Taijiquan Training part 3
See also our other tips for beginners for Taijiquan Training on our Basics of Tai Chi site!
Goal: Eliminate chronical or posture-related health problems
Some illnesses or diseases may not respond to the more superficial exercises of a wellness-style Qigong or Taijiquan. Examples are old injuries which developed into a body changing posture due to the patient’s try to avoid pain or shortened sinews after surgery or immobilisation of parts of the body after a bone fracture. But also sitting occupations in the workplace or computer work can evoke back pain, neck pain, let alone the so-called “mouse hand” or “tennis elbow”. – You “train” to assume these kinds of wrong seated “work postures” five days a week, eight to nine hours a day, if you are working full time. To change these habits, you will have to retrain your musculoskeletal system by lengthening the shortened sinews and building up underused muscles.
This requires regular and concentrated training, meaning daily training for a long period of time. – As a rule, activating the muscles will take 4-6 weeks, strengthening of the tendons and ligaments will take at least 6 months and the joints and bones are a permanent task.
Tip: You should train persistently and with concentration, but not always. After 6 days of practising, you should rest one day.
Serious health qigong exercises require dedication to your goal. Just because the movements seem effortless when you are watching a Qigong video, it does not mean that doing the exercises without effort is the same thing. It is a common misconception in Qigong and Taijiquan that effortlessness can be reached without bodily effort just by “freeing the mind” and “letting go” of tensions. This kind of practising is not necessarily harmful, but it will not help either as it is in your mind only. It is wasted lifetime.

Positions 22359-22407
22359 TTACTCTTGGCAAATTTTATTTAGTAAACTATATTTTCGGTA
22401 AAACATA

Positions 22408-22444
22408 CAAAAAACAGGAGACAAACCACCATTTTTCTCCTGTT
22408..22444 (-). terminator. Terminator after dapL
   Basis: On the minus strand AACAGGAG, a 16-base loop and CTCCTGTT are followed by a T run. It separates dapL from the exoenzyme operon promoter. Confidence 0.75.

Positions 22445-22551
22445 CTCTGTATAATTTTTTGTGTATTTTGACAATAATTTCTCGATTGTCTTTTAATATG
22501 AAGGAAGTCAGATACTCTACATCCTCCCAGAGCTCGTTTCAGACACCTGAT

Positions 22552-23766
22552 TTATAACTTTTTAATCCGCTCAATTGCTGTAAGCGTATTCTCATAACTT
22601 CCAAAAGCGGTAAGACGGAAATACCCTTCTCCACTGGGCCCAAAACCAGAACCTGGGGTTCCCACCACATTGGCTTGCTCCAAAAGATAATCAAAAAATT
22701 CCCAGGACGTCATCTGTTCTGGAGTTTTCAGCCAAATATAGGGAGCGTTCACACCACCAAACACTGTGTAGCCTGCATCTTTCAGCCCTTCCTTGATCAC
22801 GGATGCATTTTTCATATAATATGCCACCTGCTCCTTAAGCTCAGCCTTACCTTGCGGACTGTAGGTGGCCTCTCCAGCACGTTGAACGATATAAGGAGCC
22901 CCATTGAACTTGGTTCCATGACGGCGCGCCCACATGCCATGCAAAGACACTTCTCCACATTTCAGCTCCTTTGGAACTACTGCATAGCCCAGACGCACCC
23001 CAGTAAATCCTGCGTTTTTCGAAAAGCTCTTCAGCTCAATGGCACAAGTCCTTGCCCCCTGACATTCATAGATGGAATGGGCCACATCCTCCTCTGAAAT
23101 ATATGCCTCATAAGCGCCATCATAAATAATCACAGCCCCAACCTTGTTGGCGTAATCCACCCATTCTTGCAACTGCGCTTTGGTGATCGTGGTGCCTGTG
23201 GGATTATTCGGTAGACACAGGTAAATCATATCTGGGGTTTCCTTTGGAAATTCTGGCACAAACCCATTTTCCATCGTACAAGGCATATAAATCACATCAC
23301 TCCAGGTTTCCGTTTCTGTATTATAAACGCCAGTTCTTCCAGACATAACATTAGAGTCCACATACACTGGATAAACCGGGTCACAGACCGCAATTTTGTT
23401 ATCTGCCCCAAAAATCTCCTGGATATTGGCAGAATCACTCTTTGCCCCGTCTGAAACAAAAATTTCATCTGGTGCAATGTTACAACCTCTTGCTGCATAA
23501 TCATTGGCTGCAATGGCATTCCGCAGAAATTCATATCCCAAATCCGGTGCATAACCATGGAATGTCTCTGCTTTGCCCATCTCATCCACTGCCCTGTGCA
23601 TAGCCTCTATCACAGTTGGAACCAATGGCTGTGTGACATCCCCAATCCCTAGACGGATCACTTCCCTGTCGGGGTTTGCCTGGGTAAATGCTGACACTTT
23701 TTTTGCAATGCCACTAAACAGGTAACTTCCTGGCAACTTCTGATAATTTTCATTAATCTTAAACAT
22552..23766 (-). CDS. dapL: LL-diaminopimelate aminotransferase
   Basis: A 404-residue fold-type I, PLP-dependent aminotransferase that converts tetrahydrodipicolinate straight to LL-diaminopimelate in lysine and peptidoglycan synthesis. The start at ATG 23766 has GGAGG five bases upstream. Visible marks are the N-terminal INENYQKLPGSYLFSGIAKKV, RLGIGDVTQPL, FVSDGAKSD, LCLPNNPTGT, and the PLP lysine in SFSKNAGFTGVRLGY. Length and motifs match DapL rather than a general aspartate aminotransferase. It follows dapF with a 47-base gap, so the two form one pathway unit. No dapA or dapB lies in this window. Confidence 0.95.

Tip: Move out of your comfort zone! Even if it sounds harsh, to some conditions the rule “no pain, no gain” applies with all its consequences.
After some time of serious exercising of your muscles and some more intensive stretching during your practice, you will experience a strengthening of your base, i.e. the legs and the feet. Working on the base is a corner stone of Qigong and Taijiquan systems. It means that now, you begin to stand with both feet firmly on the ground. That will ultimately allow you to release the tension in the upper body. You will be able to experience relaxation not as being simply being tensionless, as e.g. lying on the couch to relax, but as a fascinating interaction of tension and guided tension release: relaxation in movement, the harmonic alternation of Yin and Yang! This is what is necessary to increase your movement range and to correct your posture in a natural way, following the skeletal and muscular structures of the human body.
Author: Taiji Forum
Images: Taiji Forum